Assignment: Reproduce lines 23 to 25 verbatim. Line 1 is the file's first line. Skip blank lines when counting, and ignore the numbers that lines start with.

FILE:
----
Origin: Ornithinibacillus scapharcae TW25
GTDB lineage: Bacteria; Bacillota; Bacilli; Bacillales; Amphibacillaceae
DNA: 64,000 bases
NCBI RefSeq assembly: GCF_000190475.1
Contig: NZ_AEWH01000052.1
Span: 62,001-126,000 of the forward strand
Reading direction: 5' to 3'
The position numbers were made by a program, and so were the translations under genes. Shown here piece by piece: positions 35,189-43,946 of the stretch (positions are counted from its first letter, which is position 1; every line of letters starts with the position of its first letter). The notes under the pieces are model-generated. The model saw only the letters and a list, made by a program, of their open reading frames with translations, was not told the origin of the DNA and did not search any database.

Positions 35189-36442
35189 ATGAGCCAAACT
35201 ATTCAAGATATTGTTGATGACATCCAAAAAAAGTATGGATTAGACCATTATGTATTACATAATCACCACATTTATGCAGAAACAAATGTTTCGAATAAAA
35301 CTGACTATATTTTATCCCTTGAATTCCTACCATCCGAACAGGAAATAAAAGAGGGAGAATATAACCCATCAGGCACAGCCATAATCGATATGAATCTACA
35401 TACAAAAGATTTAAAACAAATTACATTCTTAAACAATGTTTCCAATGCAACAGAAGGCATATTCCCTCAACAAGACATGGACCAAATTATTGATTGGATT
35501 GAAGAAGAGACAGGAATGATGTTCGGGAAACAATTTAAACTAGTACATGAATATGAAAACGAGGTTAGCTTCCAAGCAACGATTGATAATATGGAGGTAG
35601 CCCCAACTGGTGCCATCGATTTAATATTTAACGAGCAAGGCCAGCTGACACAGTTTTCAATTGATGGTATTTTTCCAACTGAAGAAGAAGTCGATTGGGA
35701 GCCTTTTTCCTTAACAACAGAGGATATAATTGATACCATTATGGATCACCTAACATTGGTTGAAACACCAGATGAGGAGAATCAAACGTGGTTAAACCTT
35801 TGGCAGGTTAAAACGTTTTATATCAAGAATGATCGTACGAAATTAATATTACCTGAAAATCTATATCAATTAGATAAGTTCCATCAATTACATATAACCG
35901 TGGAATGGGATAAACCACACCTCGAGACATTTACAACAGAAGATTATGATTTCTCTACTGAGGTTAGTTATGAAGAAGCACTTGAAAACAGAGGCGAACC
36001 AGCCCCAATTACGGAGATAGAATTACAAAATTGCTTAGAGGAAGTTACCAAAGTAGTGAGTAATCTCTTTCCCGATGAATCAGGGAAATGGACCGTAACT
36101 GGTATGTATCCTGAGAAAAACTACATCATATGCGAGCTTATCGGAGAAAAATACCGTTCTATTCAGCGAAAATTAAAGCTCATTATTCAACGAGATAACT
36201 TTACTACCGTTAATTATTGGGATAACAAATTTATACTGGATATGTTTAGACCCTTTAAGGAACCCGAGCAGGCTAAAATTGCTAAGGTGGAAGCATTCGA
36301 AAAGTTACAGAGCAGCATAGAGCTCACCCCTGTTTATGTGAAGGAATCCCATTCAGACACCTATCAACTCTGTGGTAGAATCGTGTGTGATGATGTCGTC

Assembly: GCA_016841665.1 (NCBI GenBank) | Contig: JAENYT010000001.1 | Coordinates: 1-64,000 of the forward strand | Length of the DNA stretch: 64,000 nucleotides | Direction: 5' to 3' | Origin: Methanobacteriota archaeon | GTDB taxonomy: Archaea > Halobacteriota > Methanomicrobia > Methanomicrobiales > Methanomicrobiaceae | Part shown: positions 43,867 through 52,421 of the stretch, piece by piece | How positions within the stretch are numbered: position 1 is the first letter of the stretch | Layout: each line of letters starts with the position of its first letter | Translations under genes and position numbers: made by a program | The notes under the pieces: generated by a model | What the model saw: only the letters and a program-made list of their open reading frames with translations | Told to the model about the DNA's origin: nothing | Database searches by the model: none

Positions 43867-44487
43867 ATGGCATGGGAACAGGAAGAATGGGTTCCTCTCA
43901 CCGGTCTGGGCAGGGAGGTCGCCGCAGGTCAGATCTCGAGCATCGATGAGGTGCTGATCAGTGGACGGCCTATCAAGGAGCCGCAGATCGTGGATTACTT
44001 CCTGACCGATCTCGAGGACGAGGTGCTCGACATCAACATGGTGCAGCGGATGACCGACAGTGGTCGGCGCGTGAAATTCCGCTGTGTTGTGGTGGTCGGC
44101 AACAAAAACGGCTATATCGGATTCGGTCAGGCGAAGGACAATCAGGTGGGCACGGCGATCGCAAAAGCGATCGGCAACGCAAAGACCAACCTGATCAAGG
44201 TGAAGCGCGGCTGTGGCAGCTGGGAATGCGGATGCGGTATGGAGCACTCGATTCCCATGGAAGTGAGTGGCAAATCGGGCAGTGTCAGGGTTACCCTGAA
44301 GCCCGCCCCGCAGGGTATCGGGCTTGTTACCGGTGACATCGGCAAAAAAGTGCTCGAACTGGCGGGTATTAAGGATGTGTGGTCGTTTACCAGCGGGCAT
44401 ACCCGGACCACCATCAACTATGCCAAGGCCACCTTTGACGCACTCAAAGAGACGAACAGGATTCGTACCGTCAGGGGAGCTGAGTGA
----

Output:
Assembly: GCA_016841665.1 (NCBI GenBank) | Contig: JAENYT010000001.1 | Coordinates: 1-64,000 of the forward strand | Length of the DNA stretch: 64,000 nucleotides | Direction: 5' to 3' | Origin: Methanobacteriota archaeon | GTDB taxonomy: Archaea > Halobacteriota > Methanomicrobia > Methanomicrobiales > Methanomicrobiaceae | Part shown: positions 43,867 through 52,421 of the stretch, piece by piece | How positions within the stretch are numbered: position 1 is the first letter of the stretch | Layout: each line of letters starts with the position of its first letter | Translations under genes and position numbers: made by a program | The notes under the pieces: generated by a model | What the model saw: only the letters and a program-made list of their open reading frames with translations | Told to the model about the DNA's origin: nothing | Database searches by the model: none

Positions 43867-44487
43867 ATGGCATGGGAACAGGAAGAATGGGTTCCTCTCA